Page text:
Another little-known aspect of Operation Eldorado Canyon is that it was nearly the combat debut of the F-117A Stealth Fighter. By the time April of 1986 rolled around, about 30 F-117As had been produced and were operating out of the Nevada desert at Tonopah Test Range. Or maybe they weren’t. But very few people knew they existed at that time and rather than expose them to the not inconsiderable Libyan air defense network, manned by some 2,900 Soviet air-defense specialists, the Secretary of Defense decided to use the more conventional one-two punch of Air Force Aardvarks and a Navy Alpha Strike. Libya’s air defenses were nothing compared to the skies above Baghdad into which the F-117As ventured five years later, but when the air raid sirens started going off in Tripoli and Benghazi, the job got done.
Specifically targeted that April night were the Al Aziziyah Barracks in Tripoli and the Benghazi Military Barracks near Benghazi. Both barracks facilities were command and control centers for Libyan terror networks and bases for Gaddafi’s own Jamahiriyah Guard. Al Aziziyah also contained Gaddafi’s residence. The Benghazi Barracks also contained a warehouse full of MiG aircraft parts and components. Also targeted was the Murrat Side Bilal base, a Libyan naval training center used to educate terrorists in things like underwater sabotage and other water-borne dirty tricks. Two airfields were on the target list as well- Tripoli’s Okba Ben Nafi Air Base (formerly Wheelus US Air Force Base) where Soviet-built IL-76 Candid transports used to export Libyan arms and equipment to terrorists were based, and Benina Military Airfield near Benghazi, where Libyan MiG and Sukhoi fighter aircraft were based. Benina was also a former American base.
Just before 0200 the F-111Fs split up into three flights of six aircraft using the call signs Remit, Elton, and Karma. Then they went to work. The attack lasted all of 13 minutes from feet dry (over land) to feet wet (back over the Med). The bombers deposited 60 tons of bombs on their targets. Due to the late hour civilian casualties on the ground were minimal, but inevitably some bombs missed their targets- creating a diplomatic stir but again minimal casualties. Ironically one of the bombs that missed its target nearly destroyed the French embassy. Which target was that bomb supposed to hit anyway? The Navy and Marine aircraft executed Iron Hand defense suppression missions, destroying Libyan air defense radar and surface-to-air missile (SAM) sites with Shrike and HARM anti-radar missiles and jamming their signals and communications with the Prowlers before working over the Benghazi targets. Confirmed destroyed at Benina were four MiG-23 Flogger fighters, two Mil-8 Hip helicopters, and two Fokker F27 transports. Gaddafi’s transport capability was cut back somewhat with several of the IL-76 Candid transports at Okba Ben Nafi Air Base destroyed or damaged.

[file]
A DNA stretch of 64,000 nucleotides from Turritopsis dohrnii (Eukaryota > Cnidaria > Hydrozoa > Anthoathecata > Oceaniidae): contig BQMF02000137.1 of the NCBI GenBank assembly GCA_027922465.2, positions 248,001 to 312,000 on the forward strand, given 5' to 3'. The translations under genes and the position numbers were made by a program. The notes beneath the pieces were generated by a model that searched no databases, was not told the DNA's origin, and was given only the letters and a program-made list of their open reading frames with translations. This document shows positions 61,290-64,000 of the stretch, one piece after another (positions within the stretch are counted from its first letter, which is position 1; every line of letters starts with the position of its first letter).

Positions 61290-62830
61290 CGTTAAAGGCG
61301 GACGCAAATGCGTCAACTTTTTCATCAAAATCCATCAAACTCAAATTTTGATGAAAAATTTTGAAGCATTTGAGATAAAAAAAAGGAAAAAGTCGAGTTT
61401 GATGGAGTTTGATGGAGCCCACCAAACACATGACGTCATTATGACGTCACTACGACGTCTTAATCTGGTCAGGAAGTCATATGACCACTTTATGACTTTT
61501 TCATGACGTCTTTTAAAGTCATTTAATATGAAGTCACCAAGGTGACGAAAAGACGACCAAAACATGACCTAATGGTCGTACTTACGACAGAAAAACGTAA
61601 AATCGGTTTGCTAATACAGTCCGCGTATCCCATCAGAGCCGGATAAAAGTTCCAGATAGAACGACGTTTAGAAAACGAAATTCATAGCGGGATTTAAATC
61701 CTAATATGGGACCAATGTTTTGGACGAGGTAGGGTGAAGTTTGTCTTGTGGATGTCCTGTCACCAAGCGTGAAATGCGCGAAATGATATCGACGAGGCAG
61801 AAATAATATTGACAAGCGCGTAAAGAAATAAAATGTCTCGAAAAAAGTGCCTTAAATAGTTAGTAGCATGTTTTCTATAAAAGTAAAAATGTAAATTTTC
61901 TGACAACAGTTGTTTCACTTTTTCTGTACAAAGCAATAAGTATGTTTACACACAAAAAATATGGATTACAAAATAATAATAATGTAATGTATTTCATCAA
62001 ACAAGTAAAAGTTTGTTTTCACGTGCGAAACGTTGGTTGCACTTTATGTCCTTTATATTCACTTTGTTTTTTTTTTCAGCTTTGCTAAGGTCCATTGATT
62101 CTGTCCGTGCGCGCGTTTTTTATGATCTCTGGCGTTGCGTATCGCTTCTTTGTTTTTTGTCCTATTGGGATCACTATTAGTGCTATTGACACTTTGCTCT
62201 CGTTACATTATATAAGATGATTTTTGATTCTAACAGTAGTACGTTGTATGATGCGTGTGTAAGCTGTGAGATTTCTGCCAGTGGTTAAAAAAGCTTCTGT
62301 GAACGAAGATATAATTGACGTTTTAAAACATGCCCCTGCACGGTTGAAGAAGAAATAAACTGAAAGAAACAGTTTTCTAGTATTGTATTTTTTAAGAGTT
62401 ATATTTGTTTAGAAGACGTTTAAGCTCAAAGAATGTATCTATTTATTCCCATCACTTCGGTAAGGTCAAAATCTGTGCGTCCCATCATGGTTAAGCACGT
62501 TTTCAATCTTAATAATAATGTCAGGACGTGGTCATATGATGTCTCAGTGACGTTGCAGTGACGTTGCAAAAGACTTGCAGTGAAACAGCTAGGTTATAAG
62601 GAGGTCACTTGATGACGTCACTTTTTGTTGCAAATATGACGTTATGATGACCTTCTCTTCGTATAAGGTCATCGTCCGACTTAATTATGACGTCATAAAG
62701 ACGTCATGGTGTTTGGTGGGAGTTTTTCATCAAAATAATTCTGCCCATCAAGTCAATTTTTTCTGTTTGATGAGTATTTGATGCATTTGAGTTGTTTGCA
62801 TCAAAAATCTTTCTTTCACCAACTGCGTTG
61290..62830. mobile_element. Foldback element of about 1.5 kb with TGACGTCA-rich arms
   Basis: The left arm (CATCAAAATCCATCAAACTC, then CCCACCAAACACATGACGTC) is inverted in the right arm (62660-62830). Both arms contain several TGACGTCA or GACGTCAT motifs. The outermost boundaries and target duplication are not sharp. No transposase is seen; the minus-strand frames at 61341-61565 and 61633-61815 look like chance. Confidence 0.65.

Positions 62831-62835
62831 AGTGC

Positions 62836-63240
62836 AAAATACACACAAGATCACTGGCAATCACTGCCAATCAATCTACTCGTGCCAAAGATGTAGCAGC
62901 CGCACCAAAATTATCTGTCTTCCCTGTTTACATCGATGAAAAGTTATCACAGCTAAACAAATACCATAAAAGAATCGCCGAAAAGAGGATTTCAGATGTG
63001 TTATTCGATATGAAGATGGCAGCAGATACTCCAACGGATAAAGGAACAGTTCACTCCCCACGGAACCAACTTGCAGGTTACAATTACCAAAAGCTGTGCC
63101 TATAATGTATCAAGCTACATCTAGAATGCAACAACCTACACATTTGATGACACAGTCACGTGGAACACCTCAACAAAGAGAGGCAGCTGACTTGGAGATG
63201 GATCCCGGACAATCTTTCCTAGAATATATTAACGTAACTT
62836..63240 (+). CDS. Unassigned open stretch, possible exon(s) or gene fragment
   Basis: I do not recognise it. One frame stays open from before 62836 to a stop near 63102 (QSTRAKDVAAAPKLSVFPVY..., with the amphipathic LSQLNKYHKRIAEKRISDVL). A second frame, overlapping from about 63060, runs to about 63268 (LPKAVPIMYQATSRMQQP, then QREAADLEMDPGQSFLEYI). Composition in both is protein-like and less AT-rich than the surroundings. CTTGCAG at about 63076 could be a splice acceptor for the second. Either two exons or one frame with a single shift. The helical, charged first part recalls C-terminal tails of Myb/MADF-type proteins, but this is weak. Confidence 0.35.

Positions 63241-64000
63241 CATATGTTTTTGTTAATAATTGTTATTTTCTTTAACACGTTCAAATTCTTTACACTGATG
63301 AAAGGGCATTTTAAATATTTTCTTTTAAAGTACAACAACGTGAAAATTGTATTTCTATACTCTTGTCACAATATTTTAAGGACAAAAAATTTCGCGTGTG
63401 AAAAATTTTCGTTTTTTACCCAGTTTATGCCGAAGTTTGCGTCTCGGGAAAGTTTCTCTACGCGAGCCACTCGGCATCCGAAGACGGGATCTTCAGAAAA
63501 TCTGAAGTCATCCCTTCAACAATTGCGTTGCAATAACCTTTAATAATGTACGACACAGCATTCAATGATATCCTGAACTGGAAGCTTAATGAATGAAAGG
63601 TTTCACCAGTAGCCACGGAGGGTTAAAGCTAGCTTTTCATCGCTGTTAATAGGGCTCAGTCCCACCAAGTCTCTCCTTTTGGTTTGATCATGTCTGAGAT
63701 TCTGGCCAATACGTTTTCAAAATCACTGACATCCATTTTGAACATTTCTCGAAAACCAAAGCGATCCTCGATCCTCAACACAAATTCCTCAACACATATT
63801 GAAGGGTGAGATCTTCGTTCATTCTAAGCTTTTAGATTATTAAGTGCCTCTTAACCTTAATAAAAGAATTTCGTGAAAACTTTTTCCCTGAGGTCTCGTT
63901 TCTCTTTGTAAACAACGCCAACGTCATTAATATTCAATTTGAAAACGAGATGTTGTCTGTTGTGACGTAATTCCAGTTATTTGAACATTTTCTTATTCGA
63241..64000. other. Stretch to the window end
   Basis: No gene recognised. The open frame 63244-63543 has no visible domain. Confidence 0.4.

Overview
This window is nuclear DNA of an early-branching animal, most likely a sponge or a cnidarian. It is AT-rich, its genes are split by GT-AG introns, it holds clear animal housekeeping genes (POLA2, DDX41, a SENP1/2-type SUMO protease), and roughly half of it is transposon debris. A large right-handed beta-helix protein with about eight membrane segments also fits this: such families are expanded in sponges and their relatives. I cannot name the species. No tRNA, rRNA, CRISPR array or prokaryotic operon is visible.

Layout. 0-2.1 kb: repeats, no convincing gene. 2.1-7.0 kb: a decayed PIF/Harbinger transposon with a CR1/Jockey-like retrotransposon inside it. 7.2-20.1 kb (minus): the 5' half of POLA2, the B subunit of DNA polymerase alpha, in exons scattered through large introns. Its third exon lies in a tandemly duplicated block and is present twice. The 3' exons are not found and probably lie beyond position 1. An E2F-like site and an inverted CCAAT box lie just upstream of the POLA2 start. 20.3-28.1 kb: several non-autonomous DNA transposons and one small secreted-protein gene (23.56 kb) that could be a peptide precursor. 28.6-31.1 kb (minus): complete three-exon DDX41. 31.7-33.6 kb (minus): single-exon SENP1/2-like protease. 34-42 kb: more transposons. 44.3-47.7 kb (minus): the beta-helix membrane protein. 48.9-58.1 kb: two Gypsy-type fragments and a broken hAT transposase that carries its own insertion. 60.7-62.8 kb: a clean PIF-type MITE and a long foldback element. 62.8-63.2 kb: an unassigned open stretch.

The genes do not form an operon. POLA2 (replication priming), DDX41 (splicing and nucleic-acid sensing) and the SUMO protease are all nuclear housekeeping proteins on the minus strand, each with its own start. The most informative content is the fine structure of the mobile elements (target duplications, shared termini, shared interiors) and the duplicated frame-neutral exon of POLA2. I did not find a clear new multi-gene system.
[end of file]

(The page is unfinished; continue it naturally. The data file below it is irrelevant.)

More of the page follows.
The attacks were over so quickly that the air defense weapons not destroyed failed to fire on the American attackers until they had already passed overhead on their way out of the country. But one F-111F (Karma 52) was shot down with the loss of both crew members, pilot Captain Fernando Ribas-Dominicci and Weapon Systems Officer Captain Paul Lorence. There was controversy over the loss of the aircraft and crew but it was the only operational loss during the mission. It has been theorized that the bombs that hit non-targeted structures in Tripoli came from Karma 52. It’s also likely that some of the damage done to the city and its inhabitants was self-inflicted by the guns and missiles fired indiscriminately at depressed levels by the Libyan/Soviet air defense crews.
One target (or objective) that was missed was Gaddafi himself. It’s been said that he received warning via telephone that the raid was incoming. Whether the call was placed by the Maltese Prime Minister or the Italian Prime Minister is of little consequence now, but when it was learned that Gaddafi beat feet mere moments before the bombs hit his house it seemed to be another case of European tacit approval of Gaddafi and his policies. Whatever the reasoning, Operation Eldorado Canyon left Gaddafi alive but his ability to operate and support terrorism was at least temporarily crimped.
Almost inevitably, soon after the raid concluded Gaddafi proclaimed that he had “won a spectacular military victory over the United States” and the country was officially renamed the “Great Socialist People’s Libyan Arab Jamahiriyah.” The Libyans also displayed the wreckage of a Soviet-made SA-3 Goa SAM and said it was the remains of a shot-down F-111. More terrorism and sponsorship of it by Gaddafi followed in the ensuing years; Pan Am 73, the French seizure of the freighter MV Eksund, which was found to be carrying 150 tons of Soviet arms from Libya to the Irish Republican Army (IRA). Kidnappings and killings by Abu Nidal and others during the late 1980s. And then, in 1988, Pan Am 103 brought down over Lockerbie in Scotland.
One story without a truly happy ending, Operation Eldorado Canyon was notable for a number of firsts. It was the first Air Force combat mission since Vietnam and the first flown from the UK since World War II. Both the F-111F and the Pave Tack targeting system saw their first combat. It was also the first of the very few combat uses of the EF-111A Raven electronic countermeasures aircraft. Navy and Marine Corps firsts included the first combat for the F/A-18A Hornet and the first time the High Speed Anti-radiation Missile (HARM) was used in combat.